A Modern Culture Clash And A Mildly Charming Romantic Comedy

“You People” has a number of solid if familiar-seeming comic setups: the awkwardness of the first joint family dinner, the squirm-inducing scene where Ezra tries to get Amira’s parents’ blessing for proposing marriage, a scene where Amira’s dad worms his way into Ezra’s bachelor party, etc. Where “You People” sometimes struggles is in its payoffs. The setups are all solid, and the performers are engaged enough with the material. But too often, the setups lead nowhere. One early example comes when Amira reveals that she hasn’t told her parents that her new boyfriend is White, even suggesting that he’s Muslim to appease her father; the next time we see her dad, he’s meeting Ezra at lunch, with nary a word about how his daughter misled him. And during that joint family dinner, when Amira’s parents explain their affinity for Minister Louis Farrakhan, Ezra’s mother is able to briefly note her awareness of his comments about Jewish people (in a way that makes it very clear she can’t stand the man), before the scene veers elsewhere.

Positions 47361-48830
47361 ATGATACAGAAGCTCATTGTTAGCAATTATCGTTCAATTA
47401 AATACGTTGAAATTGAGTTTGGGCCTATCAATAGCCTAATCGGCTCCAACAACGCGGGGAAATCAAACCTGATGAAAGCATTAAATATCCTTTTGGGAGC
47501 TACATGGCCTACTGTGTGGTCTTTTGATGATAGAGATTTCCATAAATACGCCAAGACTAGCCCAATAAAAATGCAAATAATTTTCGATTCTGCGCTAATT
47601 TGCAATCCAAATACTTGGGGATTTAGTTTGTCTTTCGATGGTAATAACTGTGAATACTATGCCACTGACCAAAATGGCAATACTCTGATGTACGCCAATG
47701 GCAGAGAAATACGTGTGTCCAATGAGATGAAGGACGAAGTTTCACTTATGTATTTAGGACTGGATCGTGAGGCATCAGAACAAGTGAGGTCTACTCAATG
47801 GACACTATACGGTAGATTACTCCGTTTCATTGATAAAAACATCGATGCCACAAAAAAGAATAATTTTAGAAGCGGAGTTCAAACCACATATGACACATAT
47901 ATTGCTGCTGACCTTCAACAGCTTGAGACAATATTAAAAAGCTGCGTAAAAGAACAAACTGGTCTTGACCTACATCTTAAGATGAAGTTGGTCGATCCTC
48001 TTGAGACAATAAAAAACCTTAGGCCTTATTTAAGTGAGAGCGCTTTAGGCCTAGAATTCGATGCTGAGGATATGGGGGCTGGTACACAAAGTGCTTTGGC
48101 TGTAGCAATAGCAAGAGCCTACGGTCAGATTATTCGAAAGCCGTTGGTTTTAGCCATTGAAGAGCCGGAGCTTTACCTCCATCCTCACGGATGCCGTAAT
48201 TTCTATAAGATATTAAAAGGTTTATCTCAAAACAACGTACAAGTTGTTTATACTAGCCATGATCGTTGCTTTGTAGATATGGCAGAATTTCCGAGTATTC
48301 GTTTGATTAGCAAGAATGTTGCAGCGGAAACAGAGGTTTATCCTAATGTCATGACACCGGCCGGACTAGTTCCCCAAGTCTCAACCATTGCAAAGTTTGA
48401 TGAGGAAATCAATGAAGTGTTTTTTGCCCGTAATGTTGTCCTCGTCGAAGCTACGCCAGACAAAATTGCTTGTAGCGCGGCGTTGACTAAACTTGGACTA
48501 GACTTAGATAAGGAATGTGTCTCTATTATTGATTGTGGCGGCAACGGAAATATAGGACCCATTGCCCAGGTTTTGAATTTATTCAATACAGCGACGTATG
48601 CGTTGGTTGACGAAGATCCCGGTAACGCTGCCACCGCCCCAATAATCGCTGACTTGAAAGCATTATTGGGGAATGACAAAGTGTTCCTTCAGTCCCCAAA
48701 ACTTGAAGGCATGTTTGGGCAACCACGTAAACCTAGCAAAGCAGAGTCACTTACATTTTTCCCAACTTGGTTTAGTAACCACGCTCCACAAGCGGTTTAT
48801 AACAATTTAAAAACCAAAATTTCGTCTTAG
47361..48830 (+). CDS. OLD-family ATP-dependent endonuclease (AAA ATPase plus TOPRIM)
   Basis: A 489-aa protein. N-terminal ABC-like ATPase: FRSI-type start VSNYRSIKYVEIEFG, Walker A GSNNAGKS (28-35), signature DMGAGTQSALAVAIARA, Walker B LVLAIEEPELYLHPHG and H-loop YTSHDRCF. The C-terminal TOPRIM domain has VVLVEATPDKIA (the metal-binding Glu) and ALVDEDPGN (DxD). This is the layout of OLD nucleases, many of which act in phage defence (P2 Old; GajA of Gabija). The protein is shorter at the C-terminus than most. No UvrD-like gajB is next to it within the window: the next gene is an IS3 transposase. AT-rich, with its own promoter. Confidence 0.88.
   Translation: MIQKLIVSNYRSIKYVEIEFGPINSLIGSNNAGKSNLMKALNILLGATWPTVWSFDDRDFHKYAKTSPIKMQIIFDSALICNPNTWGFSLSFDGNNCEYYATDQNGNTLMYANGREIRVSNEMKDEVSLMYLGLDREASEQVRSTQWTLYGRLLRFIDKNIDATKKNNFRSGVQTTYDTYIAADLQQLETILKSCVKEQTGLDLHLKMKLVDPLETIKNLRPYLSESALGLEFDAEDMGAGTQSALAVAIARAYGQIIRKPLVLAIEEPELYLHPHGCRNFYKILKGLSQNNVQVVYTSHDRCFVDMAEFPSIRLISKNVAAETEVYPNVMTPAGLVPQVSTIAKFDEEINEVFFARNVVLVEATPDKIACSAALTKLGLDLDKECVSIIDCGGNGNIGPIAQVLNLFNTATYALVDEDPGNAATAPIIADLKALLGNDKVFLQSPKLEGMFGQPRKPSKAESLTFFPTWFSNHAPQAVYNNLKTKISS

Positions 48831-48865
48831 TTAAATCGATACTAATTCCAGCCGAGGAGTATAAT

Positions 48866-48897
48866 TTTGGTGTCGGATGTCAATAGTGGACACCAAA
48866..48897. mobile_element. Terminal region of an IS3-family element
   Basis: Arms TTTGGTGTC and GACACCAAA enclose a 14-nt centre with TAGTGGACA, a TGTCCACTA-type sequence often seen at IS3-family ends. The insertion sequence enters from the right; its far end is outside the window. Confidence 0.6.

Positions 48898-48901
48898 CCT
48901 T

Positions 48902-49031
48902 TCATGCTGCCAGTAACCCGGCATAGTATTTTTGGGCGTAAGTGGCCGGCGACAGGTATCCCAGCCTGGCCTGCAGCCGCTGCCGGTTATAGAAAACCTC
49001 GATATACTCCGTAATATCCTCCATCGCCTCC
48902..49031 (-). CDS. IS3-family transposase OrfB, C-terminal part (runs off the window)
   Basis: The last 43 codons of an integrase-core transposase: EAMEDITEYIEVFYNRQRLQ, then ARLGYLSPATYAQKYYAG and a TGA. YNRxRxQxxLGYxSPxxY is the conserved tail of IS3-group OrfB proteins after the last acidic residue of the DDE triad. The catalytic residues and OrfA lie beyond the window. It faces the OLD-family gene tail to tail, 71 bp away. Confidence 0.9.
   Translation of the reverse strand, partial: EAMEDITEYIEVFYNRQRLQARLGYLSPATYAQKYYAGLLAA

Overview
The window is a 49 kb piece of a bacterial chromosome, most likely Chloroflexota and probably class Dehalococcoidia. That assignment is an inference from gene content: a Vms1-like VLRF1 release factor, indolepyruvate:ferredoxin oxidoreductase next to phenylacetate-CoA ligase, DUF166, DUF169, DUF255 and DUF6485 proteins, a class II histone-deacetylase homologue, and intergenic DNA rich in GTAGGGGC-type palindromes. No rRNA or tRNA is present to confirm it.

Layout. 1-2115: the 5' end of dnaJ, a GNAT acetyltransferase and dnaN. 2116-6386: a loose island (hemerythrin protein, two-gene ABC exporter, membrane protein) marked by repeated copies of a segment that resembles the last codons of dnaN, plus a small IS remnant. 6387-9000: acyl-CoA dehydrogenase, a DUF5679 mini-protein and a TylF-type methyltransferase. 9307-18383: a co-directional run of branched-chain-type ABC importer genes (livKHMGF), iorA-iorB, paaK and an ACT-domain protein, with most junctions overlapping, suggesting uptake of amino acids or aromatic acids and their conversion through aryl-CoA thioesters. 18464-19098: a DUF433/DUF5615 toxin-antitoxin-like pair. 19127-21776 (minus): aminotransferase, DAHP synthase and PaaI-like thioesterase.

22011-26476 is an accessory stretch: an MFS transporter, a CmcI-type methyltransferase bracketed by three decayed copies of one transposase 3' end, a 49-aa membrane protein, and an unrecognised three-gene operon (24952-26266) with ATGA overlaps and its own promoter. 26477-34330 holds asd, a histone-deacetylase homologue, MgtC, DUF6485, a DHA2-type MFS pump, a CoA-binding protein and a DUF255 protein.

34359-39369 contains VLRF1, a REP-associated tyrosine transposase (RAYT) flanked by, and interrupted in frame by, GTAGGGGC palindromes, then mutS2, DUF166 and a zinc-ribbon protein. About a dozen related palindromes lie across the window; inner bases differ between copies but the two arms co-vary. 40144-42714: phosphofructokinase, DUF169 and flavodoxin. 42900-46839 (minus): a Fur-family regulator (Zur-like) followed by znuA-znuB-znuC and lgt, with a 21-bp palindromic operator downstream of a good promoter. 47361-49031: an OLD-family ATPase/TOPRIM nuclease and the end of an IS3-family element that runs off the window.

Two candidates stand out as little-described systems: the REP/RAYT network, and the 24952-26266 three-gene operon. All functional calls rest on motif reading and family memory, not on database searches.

“You People” is, at its core, still a romantic comedy. This is, perhaps, a certain way to say that the film veers towards the predictable more than anything else. There are tense moments for Ezra and Amira, ones in which it becomes clear that their romance may be rent asunder by their parents. But whatever satiric bent Hill and Barris may have as writers, they’re not able to avoid the predictability of where just about all romantic comedies wind up. That “You People” is familiar in that sense isn’t automatically a bad thing, but so often, the film feels like it’s tip-toeing to the edge of something sharper and more realistic before backing into something akin to a riff from a Judd Apatow movie, as when Ezra and Amira are met with dueling wedding planners, one played by Cole proposing a “Tron”-themed ceremony.

From its title to aspects of its production, you get the sense that “You People” toys with the idea of being as spiky and feisty as some of its scenes. Relative to some other Netflix Originals, as well as some other recent romantic comedies, this movie has some pretty solid laughs. But there are a number of moments in this new film where the script backs away from being more provocative or difficult. It’s a shame too because the cast (Hill included) seem able and willing even if the material doesn’t always want to take the same plunge.

/Film Rating: 6.5 out of 10

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